It can be difficult to get a good grasp on the sports of hurling and gaelic football for Americans. We don’t have any frame of reference for the games. We’ve never seen a movie that focuses on the gaelic games. We can’t watch them on TV. There’s never been a video game based on them — well never one that was released in the states.
These sports are just totally off our radar on a national cultural level.
So it was interesting to see the video where minor Irish celebrity Chris O’Dowd, a featured actor in movies such as “Bridesmaids,” “Gulliver’s Travels” and “Thor: The Dark World,” talk about his views on gaelic football.
And as you saw, O’Dowd isn’t just a fan. O’Dowd actually played gaelic football as a goal keeper. Representing County Roscommon, he played throughout his “high school years” and eventually in the post-school Under-21 divisions. While he was in the Under-21 division, he manned the goal for Roscommon in the 1997 Connacht Minor final against County Mayo.
So, we have Chris O’Dowd on our side. That’s good. But who else?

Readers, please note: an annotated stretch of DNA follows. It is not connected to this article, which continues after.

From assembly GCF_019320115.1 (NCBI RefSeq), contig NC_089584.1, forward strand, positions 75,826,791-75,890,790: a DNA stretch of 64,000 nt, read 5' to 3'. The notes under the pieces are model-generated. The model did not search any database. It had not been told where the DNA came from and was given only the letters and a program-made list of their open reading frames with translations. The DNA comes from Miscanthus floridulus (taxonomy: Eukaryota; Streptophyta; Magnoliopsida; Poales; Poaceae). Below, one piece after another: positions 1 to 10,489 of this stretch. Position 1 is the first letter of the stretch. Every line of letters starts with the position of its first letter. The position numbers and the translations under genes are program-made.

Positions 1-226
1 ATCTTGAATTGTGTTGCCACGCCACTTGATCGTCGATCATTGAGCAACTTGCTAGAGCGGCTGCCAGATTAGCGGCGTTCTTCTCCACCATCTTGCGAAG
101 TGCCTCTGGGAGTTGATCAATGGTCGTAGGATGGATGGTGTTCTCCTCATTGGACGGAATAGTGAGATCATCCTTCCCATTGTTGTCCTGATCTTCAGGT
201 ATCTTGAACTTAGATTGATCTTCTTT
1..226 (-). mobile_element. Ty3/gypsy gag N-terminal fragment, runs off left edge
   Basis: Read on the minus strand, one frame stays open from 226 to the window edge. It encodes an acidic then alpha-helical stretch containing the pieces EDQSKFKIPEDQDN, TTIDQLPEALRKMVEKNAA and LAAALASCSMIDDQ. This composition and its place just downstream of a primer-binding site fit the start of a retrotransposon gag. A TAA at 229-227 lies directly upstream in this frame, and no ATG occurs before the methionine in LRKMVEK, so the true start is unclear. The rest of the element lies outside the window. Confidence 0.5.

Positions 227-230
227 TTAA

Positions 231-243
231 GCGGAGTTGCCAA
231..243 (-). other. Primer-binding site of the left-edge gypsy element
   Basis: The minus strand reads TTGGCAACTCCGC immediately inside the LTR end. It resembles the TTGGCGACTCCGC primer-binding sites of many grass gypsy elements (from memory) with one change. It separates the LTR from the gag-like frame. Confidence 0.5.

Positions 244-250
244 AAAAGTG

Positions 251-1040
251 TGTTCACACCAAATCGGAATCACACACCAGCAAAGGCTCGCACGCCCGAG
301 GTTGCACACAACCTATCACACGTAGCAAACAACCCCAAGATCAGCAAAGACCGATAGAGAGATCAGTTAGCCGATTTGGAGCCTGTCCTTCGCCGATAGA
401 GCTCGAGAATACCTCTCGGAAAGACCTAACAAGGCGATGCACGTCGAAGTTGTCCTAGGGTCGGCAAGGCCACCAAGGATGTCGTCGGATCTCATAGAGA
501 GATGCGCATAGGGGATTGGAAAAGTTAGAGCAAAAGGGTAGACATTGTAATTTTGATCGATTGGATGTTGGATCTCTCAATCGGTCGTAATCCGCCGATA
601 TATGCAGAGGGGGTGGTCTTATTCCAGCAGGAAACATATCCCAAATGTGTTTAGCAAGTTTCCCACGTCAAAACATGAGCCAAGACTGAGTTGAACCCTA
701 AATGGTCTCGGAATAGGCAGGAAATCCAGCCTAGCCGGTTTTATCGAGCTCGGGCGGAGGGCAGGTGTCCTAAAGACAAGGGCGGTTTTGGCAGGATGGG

Are there other Irish actors and musicians that are fans of the gaelic games? Let me know.
Next we can look at the 10 greatest hurling moments according to the broadcasters of the Sunday Game. http://youtu.be/ajeagHCk15g (Warning, this is a bit of a long video thanks to the great intro.)
If you don’t mind some gaelic football mixed in with your hurling clips, then check out 2013′s best tackles in the GAA. http://youtu.be/RBiDK5NHsIo
But hold on a minute … we do have a few American clips to show you!
Eamonn Gormley, who brought us the fantastic 1-million-plus viewed “Fastest Game on Grass” video, hit the fields in Cleveland, the host of the 2013 North American County Board finals and brought us two great videos.
First up, we have the camogie champs. http://youtu.be/QyyJsSxMqnE
Then take a look at this compilation of moments from the NACB finals weekend.
We especially enjoyed the lengthy interview with GAA president Liam O’Neill. http://youtu.be/OjqIcuG80is
And of course, why not relive the All-Ireland hurling final. The championship was settled in a replay match between County Clare and County Cork. Their first attempt to determine the year’s champions ended in a draw, so they had to play it again a few weeks later. This is the entire un-edited game. http://youtu.be/Rv9FGy9MqOY